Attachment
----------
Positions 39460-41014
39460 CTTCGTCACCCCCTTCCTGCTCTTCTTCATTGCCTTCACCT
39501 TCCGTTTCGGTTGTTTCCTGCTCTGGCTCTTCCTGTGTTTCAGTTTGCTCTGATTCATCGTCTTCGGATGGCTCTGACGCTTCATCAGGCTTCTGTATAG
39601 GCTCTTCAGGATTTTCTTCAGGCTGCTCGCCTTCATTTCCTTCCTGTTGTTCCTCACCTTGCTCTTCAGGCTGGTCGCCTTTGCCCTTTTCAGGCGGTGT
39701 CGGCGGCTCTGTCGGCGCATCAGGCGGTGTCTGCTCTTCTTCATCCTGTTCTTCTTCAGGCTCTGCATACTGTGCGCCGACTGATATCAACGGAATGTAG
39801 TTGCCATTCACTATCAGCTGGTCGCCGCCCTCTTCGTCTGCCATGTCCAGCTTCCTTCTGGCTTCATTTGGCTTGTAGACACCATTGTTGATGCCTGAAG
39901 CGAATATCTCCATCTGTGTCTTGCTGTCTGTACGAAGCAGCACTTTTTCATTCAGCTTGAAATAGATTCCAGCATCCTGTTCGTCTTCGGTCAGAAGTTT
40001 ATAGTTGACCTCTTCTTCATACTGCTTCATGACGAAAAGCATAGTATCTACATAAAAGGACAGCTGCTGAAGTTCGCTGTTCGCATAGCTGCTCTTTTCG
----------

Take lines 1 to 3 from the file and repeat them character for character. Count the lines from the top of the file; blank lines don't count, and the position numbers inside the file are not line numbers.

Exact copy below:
Positions 39460-41014
39460 CTTCGTCACCCCCTTCCTGCTCTTCTTCATTGCCTTCACCT
39501 TCCGTTTCGGTTGTTTCCTGCTCTGGCTCTTCCTGTGTTTCAGTTTGCTCTGATTCATCGTCTTCGGATGGCTCTGACGCTTCATCAGGCTTCTGTATAG